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scrapartoz 04-17-2011 04:59 AM

Generic Artist's Contract
Hi All,
Can anyone direct me to, or post an example of a 'fair' contract between an artist and the 'other party' that is going to pay for the said commission.? In the past I have only used a handshake and a statement that " i will send progress images and If you dont want it i will keep it for myself or 'onsell' it."
This method is not sustainable.... so if you have an example of a contract you are willing to share please post, PM or email me. i would be very gratefull.
thank you. scrappy

oscar 04-19-2011 07:03 AM

Re: Generic Artist's Contract
A huuuuge deposit is the best contract!

scrapartoz 04-19-2011 03:24 PM

Re: Generic Artist's Contract

Originally Posted by oscar (Post 97866)
A huuuuge deposit is the best contract!

thanks Oscar i get your point. I guess wot I fear is producing something that is a disapointment to the 'commissioner' and no way to reverse this. I saw a few years back a commission for a local park. It was universally disliked by the public and in the end by those who commissioned it. This would would probably stop me from doing art if that happened to me. I know that some work by famous artists has been initially been 'canned' only later to be aplauded. Do any of you artists out there have provision in your contract where after a deposit is taken the buyer inspects progress at say.. the half way point and then has right of cancelling the deal? I think i may need to take a more business and less emotional approach to this stuff!

Chris_Johns 10-29-2011 10:04 AM

Re: Generic Artist's Contract
There is no way to absolutely guarantee to a client that they will like the finished piece even if you do detailed drawings and models the scale, materials and location will all have an effect and the person commissioning the work may have trouble visualising exactly how it will look from a drawing or even a model.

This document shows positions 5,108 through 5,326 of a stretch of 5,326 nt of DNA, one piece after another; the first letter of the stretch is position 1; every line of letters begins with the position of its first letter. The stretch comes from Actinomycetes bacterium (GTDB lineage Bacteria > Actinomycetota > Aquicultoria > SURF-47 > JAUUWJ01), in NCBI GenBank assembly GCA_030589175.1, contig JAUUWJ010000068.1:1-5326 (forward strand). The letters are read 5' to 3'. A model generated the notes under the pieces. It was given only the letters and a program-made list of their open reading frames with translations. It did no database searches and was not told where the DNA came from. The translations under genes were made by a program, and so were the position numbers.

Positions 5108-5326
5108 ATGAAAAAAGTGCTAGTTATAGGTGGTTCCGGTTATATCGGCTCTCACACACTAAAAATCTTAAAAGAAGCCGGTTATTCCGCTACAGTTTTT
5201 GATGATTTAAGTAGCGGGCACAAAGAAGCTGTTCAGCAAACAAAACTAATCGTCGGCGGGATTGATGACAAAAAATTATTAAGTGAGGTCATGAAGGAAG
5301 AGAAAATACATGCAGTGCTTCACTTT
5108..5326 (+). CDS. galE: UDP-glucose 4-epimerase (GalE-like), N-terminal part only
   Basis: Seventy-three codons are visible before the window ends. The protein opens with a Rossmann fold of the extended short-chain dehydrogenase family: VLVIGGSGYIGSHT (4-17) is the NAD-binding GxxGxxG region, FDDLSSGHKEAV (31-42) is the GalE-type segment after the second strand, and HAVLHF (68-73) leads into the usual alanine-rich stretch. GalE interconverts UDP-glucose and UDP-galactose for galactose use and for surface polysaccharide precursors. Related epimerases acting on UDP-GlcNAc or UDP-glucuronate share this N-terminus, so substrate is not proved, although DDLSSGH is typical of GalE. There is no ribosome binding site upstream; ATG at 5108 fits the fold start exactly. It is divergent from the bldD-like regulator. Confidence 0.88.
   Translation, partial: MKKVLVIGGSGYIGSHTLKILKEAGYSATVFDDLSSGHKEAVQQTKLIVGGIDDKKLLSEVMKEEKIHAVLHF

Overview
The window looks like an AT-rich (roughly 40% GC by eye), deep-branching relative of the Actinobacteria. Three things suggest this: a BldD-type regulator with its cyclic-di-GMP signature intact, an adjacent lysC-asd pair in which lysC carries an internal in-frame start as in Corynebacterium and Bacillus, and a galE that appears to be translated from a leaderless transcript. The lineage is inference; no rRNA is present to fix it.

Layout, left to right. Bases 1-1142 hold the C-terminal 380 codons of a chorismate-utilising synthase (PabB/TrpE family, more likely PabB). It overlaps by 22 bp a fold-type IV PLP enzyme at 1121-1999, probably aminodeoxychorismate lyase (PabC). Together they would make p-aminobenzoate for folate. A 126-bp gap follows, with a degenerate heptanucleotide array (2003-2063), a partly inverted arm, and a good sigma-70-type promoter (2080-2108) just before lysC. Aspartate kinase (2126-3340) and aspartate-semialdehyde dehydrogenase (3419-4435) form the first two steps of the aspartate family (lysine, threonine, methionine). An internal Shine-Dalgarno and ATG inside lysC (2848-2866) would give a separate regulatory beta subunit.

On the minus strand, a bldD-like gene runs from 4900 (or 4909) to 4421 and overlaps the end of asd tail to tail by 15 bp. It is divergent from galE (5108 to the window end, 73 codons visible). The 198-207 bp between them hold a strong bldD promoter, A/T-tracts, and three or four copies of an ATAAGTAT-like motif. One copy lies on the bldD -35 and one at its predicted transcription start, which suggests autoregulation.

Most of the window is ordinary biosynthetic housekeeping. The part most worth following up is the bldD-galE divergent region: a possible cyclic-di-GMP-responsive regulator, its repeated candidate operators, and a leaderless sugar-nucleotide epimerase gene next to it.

Equally you don't really want to tie yourself down too much at an early stage in the design process by saying 'this is exactly what it will be like' you may find better ways to do something or discover that one aspect simply won't work and I think it would be a strange piece of art which didn't evolve to some extent throughout the making process.

I think that the best thing is to make absolutely clear from the start that this is a creative process and not even the artist can always tell exactly how something will turn out.

what you can and should do though is make comitments about the quality and craftsmanship of the work. If a piece is fragile or delicate in any way then be clear about that, if it is intended for public exhibition outdoors then its reasonable fro a client to expect that it will be durable and have realistic maintenance requirements.

The most important thing about any contract is that the expectations and responsibilities of both sides are clearly set out from the start.

Of course there is always a risk that something just wont turn out quite as you hoped but that is part of the risk for both parties, it's just an inherent part of the way that art works.

What you don't want to do is get yourself in a position where you are taking all financial risk on yourself by investing time, materials and money in something that your client has made no real commitment to pay for.

Also the level of uncertainly about the outcome depends to a degree on the nature of the project. Clearly if you're attempting something highly experimental and controversial the client should be aware of this. On the other hand if what you're doing is a natural extension of your existing body of work you are both on much safer ground.

Personally I would be very reluctant to make work to a brief on approval. Either do your own work as you want and sell it when it's finished or work to a brief with a proper contract, anything else is asking for trouble in my opinion.

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